USA TODAY is keeping track of the news surrounding COVID-19 as a pair of vaccines join the U.S. fight against a virus that has killed more than 350,000 Americans since the first reported fatality in February. Keep refreshing this page for the latest updates surrounding the coronavirus, including who is getting the vaccines from Pfizer and Moderna, as well as other top news from across the USA TODAY Network. Sign up for our Coronavirus Watch newsletter for updates directly to your inbox, join our Facebook group or scroll through our in-depth answers to reader questions for everything you need to know about the coronavirus.
In the headlines:
► Japanese Prime Minister Yoshihide Suga said Monday he would speed up vaccine approval and beef up border controls to curb the spread of the coronavirus, and promised to consider declaring a state of emergency.
► Statistics about poverty and hunger in rural America have been available for years, and many rural schools have taken steps to combat hunger with government and locally run programs. But some teachers say those statistics have taken on new meaning since the pandemic began.
► Funeral homes in Southern California say they are turning away grieving families as they run out of space with bodies piling up. One funeral home is averaging six times its normal rate, or about 30 body removals a day. The head of the California Funeral Directors Association says mortuaries are being “inundated.”
► Texas hit a new record high for COVID-19 hospitalizations Sunday as a surge continued to strain state medical resources following holiday travel and gatherings.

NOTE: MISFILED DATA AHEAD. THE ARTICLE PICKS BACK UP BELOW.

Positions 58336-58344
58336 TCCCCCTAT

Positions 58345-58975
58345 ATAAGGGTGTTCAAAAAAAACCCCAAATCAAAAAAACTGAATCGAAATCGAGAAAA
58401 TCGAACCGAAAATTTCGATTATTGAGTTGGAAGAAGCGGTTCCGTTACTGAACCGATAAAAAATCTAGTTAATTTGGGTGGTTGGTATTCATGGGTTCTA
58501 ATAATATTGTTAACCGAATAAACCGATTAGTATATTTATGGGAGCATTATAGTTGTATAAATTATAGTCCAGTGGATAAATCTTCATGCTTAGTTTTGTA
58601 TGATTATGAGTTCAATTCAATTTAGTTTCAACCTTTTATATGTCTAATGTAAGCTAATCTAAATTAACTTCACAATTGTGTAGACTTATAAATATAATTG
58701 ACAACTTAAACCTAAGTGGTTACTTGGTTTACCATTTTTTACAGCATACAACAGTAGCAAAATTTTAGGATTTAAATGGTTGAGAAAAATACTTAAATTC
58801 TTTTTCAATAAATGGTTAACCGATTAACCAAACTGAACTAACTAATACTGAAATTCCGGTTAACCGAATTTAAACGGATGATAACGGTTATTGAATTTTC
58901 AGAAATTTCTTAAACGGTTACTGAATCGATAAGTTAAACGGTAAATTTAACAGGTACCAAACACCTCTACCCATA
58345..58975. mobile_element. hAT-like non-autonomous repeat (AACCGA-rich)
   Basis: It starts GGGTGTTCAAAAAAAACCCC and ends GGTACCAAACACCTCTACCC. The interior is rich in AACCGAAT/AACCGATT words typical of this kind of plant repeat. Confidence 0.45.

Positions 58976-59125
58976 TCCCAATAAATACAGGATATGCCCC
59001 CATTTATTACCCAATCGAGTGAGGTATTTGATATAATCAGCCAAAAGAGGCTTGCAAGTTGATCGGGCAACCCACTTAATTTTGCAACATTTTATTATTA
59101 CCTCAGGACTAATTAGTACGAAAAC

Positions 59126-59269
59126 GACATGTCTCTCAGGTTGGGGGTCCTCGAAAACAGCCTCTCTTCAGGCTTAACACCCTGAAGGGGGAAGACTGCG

► President-elect Joe Biden won’t get a traditional inaugural parade down Pennsylvania Avenue after he takes the oath of office, but he will get a presidential escort to the White House.
📈 Today’s numbers: The U.S. has more than 20 million confirmed coronavirus cases and 351,000 deaths, according to Johns Hopkins University data. The global totals: More than 85 million cases and 1.8 million deaths.
COVID-19 was disastrous in December. The United States reported 6,360,221 new cases — beating November’s record by 1.9 million. And November had more than twice as many cases as any previous month of the pandemic, a USA TODAY analysis of Johns Hopkins University data shows. The United States reported 77,572 deaths in December, more than 16,800 deaths above the previous monthly record set in April.
One American died from the coronavirus about every 35 seconds.
The current surge has been by far the worst across the country. Weekly deaths peaked in December in 30 states. More bad news: The winter holidays also brought changes in who gets tested, how many testing sites are open, and how fast labs and governments reported data. So some of December’s numbers will end up be tabulated in January. Dr. Anthony Fauci, the nation’s premiere infectious disease expert, warned last week that January likely will be worse than December
– Mike Stucka